“You know, to just be grossly generalistic, you could put half of Trump’s supporters into what I call the basket of deplorables. Right? The racist, sexist, homophobic, xenophobic, Islamaphobic–you name it. And unfortunately there are people like that. And he has lifted them up.

“He has given voice to their websites that used to only have 11,000 people—now 11 million. He tweets and retweets their offensive hateful mean-spirited rhetoric. Now, some of those folks—they are irredeemable, but thankfully they are not America.”  

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Hillary Clinton (Gage Skidmore photo)

But the second group, she said, consisted of poor, alienated Americans who rightly felt abandoned by their employers and their government:

“But….that other basket of people are people who feel that the government has let them down, the economy has let them down, nobody cares about them, nobody worries about what happens to their lives and their futures, and they’re just desperate for change. It doesn’t really even matter where it comes from.

“They don’t buy everything [Trump] says, but he seems to hold out some hope that their lives will be different. They won’t wake up and see their jobs disappear, lose a kid to heroin, feel like they’re in a dead-end. Those are people we have to understand and empathize with as well.” 

#9 After giving this speech, Clinton threw away the good it might well have done her. 

First, the day after making the speech, she apologized for it: “Last night I was ‘grossly generalistic,’ and that’s never a good idea. I regret saying ‘half—that was wrong.” 

Many of Trump’s followers were racists, sexists and xenophobes—who deserved condemnation, not apologies. By apologizing, she looked weak, indecisive, even cowardly.  

Second, having eloquently reached out to many of the men and women who were a prime constituency for Trump, she failed to offer an economic package to quickly and effectively address their vital needs for jobs and medical care.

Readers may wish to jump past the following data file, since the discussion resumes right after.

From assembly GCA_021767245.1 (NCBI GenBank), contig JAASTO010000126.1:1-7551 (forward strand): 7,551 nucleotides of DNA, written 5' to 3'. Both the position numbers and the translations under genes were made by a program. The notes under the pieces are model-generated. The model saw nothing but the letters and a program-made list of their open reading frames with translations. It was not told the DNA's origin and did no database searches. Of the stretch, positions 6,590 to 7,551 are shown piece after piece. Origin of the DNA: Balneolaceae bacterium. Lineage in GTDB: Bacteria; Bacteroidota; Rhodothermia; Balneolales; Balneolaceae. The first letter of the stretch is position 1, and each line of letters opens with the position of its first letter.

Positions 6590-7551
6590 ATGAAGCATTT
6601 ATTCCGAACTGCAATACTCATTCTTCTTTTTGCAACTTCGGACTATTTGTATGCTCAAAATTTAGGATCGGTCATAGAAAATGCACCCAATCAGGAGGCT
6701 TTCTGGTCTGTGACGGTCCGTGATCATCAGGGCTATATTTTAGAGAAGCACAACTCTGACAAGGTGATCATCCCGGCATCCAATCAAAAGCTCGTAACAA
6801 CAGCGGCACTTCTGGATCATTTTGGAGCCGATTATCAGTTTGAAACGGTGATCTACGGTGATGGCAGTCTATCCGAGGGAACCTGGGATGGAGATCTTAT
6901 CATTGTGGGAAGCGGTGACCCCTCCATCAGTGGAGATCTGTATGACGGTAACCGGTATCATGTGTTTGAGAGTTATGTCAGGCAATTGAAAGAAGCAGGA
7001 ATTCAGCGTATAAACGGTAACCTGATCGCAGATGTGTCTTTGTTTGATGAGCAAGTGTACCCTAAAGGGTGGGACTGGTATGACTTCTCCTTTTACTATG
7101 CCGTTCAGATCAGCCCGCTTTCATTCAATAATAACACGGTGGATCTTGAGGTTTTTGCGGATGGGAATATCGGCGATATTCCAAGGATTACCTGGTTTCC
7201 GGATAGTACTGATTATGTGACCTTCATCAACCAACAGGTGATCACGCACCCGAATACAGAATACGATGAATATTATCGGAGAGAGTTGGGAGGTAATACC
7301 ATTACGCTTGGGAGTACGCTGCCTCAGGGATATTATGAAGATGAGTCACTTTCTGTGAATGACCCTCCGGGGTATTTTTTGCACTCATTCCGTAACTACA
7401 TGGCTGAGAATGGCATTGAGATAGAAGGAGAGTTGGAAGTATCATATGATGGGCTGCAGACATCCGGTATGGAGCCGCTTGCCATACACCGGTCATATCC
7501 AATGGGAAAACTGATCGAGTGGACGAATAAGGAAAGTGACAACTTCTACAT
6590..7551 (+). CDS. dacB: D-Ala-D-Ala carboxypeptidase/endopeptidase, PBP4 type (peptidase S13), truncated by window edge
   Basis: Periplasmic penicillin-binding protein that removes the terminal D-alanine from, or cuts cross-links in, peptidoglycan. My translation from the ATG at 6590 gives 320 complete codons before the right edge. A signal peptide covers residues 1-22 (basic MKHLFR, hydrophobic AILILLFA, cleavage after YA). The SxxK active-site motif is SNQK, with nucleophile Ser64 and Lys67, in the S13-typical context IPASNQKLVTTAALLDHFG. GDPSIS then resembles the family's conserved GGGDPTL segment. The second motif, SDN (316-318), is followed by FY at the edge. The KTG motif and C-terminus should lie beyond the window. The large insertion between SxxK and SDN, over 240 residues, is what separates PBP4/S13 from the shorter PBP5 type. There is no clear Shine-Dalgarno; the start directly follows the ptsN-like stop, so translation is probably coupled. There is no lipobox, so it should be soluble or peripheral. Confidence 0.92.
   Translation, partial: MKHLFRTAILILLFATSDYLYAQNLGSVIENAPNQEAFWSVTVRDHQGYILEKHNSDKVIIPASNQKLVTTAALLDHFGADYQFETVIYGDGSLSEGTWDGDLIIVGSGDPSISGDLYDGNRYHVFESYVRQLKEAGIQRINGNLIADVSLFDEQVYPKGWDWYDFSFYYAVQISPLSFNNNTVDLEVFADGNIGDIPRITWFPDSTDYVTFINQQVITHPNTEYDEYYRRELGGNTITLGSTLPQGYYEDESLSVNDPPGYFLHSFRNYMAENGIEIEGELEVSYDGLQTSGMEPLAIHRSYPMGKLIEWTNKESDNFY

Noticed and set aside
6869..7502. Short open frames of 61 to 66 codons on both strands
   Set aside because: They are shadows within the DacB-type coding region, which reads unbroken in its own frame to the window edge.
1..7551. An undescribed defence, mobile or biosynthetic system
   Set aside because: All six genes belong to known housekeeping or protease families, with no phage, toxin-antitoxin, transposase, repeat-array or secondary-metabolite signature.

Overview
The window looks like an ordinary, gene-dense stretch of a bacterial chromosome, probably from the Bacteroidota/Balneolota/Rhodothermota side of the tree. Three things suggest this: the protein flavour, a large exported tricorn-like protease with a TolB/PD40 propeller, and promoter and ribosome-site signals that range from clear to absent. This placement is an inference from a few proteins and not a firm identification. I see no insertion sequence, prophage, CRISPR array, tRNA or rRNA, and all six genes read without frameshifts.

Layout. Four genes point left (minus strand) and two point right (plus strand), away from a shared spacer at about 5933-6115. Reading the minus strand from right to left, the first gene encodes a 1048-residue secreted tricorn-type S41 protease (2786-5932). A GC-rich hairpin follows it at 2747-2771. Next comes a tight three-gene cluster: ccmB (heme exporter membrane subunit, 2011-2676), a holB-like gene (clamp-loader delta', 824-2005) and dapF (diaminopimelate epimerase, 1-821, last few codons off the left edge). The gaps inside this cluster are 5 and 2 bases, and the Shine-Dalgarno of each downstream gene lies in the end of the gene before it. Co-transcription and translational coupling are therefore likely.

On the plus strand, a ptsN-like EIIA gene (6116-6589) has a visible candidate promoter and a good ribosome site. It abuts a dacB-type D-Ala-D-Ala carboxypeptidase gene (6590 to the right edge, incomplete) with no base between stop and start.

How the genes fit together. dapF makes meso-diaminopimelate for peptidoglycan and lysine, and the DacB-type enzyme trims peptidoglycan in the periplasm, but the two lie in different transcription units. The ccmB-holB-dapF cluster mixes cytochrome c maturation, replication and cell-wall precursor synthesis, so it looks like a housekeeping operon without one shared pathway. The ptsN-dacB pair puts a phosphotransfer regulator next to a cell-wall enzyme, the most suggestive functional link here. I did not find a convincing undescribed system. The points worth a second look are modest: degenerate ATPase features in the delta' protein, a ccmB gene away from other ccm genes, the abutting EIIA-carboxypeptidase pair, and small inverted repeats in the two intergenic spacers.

The reason: She had failed to put one together long ago.

And all she had to offer now was boilerplate rhetoric, such as: “Education is the answer.”

Worst of all, Trump turned her speech against her, tweeting: “Wow, Hillary Clinton was SO INSULTING to my supporters, millions of amazing, hard working people. I think it will cost her at the Polls!”

It did.

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As long as liberals like Susan Bordo continue to blame everyone else—and refuse to correct their own weaknesses—they will continue to remain a minority political party.

THE ONCE AND FUTURE QUEEN: PART ONE (OF TWO)

In History, Politics, Social commentary on September 8, 2017 at 12:03 am

Since losing the Presidency to Donald Trump last November, Hillary Clinton has been increasingly on the warpath.

She’s clearly intent on convincing everyone—perhaps most importantly herself—that it she waged a flawless campaign–and it was everyone else’s fault that she didn’t win. 

Aiding her in this effort is Susan Bordo, author of The Destruction of Hillary Clinton. In its dust jacket blurb, the book asks:

“How did an extraordinarily well-qualified, experienced, and admired candidate—whose victory would have been as historic as Barack Obama’s—come to be seen as a tool of the establishment, a chronic liar, and a talentless politician?” 

And it answers:

“In this masterful narrative of the 2016 campaign year and the events that led up to it, Susan Bordo unpacks the Rights’ assault on Clinton and her reputation, the way the left provoked suspicion and indifference among the youth vote, the inescapable presence of [FBI Director] James Comey, questions about Russian influence, and the media’s malpractice in covering the candidate.”

Image result for Images of "The Destruction of Hillary Clinton

Others who come in for blame: WikiLeaks; Vermont U.S. Senator Bernie Sanders; younger women; and even Monica Lewinsky.

Yes, it was

  • Bernie Sanders’ fault for daring to challenge Clinton for the Democratic nomination—and refusing to accept that it was “Hillary’s turn” to become President.
  • WikiLeaks’ fault for publishing emails sent by members of the Democratic National Committee—which proved the supposedly impartial DNC was working to secure the nomination for Clinton.
  • Younger women’s fault for not identifying with a woman old enough to be their grandmother—and who has lived an extraordinarily privileged life since she became First Lady in 1993.
  • Monica Lewinsky’s fault for being a reminder to voters that Hillary’s husband had disgraced the Presidency in an oral sex scandal.

All of these factors certainly played a part in why Clinton lost the White House for the second time in eight years.  But they are not all the factors behind her loss.